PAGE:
Figure-24: Magnesia brick samples after heating to 1050°C


Question-14: What is the basis need to be followed in refractories Classification? Answer-14: Refractories can be classified on the basis of chemical composition form, physical form, dense or insulating form, or methods of manufacture form. a). Classification Based on Refractories Chemical Composition: Refractories are typically classified on the basis of their chemical behavior. Accordingly the refractory materials are of three classes 1. Acid Refractories: are those which are attacked by alkalis (basic slags). These are used in areas where slag and atmosphere are acidic. Silica refractories (greater than 92% SiO2) and siliceous refractories (78% to 92% SiO2) are examples of acid refractories. 2. Basic Refractories: are those which are attacked by acid slags but stable to alkaline slags, dusts and fumes at elevated temperatures. Magnesia (MgO) is a very common example. Other examples include dolomite and chromemagnesia. 3 . Neutral Refractories: are chemically stable to both acids and bases and are used in areas where slag and atmosphere are either acidic or basic. The common examples of these materials are Carbon graphite (most inert), chromites (Cr2O 3), and alumina. b). Classification Based on Refractory Physical Form: These are the shaped and unshaped refractories. The former is commonly known as refractory bricks and the latter as “monolithic” refractories (figure-25). 1. Shaped Refractories: are those which have fixed shaped when delivered to the user. These are what we call bricks. Brick shapes divided into two groups; standard Shape and special Shape. 2. Unshaped Refractories: are without definite form and are only given shape upon application. It forms joint less lining and are better known as monolithic refractories. These are categorized as Plastic refractories, ramming mixes, castables, gunning mixes, fettling mixes and mortars. - Castable Refractories: These are the materials that contain cement binder usually aluminate cement, which imparts hydraulic setting properties when mixed with water. - Coating Refractories: This type of product is used to protect refractory linings usually against chemical attack. - Mortars: Are generally neither classified under refractory brick nor monolithic refractories. These are finely ground refractory materials, which become plastic when mixed with water. - Gunning Mixes: Are granular refractory materials sprayed on application area, used for patching and maintenance works for kilns and furnace.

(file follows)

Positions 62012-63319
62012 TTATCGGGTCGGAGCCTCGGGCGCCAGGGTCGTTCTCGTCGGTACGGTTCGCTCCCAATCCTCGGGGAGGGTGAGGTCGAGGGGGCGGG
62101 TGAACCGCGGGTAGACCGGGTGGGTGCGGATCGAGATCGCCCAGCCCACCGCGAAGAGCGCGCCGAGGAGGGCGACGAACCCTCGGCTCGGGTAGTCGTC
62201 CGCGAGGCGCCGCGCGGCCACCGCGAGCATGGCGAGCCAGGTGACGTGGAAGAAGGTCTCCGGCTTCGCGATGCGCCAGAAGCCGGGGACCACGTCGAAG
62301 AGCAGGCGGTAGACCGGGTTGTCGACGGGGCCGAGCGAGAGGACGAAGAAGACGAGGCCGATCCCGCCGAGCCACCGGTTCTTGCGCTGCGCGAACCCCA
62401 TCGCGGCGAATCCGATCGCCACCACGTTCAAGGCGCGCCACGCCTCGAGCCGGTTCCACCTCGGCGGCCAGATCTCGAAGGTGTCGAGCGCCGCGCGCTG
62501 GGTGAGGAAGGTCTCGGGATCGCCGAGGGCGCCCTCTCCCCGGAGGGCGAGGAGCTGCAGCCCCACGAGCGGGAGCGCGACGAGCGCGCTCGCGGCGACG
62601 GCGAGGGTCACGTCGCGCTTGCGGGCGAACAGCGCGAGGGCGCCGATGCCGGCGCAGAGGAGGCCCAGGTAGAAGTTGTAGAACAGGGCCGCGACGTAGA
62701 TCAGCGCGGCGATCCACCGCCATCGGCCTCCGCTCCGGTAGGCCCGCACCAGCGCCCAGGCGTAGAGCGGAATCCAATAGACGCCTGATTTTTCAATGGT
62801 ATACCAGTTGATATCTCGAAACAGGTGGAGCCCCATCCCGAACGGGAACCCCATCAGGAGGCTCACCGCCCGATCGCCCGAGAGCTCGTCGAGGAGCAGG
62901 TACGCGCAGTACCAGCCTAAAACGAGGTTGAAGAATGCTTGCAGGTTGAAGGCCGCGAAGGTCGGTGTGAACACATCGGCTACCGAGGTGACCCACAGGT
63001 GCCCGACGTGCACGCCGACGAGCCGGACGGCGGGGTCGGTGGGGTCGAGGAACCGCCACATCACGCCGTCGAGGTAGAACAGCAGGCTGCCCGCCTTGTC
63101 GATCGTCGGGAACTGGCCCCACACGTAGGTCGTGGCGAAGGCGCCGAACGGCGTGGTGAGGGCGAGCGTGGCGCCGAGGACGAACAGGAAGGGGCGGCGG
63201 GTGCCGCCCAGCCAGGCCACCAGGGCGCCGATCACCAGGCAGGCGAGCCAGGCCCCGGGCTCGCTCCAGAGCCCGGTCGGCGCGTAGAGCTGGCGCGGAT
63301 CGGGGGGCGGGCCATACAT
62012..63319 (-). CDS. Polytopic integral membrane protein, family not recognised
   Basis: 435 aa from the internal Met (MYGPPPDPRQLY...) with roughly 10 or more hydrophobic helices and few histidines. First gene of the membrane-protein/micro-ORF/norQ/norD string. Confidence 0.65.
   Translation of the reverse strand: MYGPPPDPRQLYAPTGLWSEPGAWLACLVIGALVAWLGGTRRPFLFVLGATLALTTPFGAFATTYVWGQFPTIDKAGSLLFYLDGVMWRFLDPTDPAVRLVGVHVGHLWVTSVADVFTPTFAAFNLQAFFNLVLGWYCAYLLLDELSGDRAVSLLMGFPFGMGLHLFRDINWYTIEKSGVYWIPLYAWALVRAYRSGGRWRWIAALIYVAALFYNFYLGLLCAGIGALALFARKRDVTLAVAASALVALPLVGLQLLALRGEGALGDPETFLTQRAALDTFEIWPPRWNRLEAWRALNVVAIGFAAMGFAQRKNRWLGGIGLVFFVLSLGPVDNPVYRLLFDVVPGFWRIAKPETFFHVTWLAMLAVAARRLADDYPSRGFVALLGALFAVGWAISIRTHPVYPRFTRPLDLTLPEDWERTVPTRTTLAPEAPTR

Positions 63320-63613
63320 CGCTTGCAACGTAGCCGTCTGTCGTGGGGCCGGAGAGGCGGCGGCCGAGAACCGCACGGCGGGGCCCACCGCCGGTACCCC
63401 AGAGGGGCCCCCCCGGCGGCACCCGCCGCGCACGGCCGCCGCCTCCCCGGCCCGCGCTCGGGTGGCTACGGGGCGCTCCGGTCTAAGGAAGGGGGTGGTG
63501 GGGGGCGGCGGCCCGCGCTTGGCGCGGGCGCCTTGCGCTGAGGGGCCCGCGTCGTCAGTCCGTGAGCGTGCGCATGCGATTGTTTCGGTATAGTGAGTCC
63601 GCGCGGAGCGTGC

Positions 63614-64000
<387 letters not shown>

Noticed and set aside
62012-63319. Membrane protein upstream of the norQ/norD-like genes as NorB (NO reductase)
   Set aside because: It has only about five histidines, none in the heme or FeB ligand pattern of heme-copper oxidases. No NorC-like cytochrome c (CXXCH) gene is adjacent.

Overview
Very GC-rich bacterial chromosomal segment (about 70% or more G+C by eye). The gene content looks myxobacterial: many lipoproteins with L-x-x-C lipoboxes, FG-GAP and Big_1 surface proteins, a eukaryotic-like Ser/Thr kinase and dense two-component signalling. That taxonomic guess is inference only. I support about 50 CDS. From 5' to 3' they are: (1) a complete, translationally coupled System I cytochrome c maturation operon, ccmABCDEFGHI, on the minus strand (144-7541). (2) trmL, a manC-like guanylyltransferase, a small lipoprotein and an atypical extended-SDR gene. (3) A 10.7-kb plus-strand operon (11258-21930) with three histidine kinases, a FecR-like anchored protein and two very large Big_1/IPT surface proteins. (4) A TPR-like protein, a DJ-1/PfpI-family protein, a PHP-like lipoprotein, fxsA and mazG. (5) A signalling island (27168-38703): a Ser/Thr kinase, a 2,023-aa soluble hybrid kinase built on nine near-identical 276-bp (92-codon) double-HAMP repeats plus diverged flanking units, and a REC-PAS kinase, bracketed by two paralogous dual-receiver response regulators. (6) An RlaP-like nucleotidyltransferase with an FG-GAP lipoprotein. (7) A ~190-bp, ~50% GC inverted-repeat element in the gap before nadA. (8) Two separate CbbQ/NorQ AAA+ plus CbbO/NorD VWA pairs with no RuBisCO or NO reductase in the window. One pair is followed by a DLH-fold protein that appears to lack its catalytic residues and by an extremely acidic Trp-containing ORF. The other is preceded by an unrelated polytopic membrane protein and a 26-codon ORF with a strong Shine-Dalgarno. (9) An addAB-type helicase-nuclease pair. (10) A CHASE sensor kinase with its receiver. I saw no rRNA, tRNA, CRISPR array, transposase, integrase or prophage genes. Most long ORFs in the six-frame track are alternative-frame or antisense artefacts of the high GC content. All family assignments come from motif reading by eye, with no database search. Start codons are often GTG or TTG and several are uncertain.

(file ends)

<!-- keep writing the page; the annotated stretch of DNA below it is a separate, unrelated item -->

Figure-25: Physical Form Refractory Classification


c). Classification Based on Insulating or Dense Form: 1. Insulating Refractories: have lower densities and provide insulating properties, while offering resistance to corrosion and chemical reactions with the operating environment. Generally; refractory thermal conductivity depends on the chemical and mineral composition of the material and increases with decreasing porosity. Figure-26 shows the thermal conductivities of some common refractories.

Figure-26: Thermal Conductivity of Refractories In most cases, glass (silica), mineral wool, high alumina, mulite, or zirconia are the base materials and can be used to temperatures as high as 1593°C. This class of materials has a lower density that varies from 0.064 to 0.19 g/cm3 offers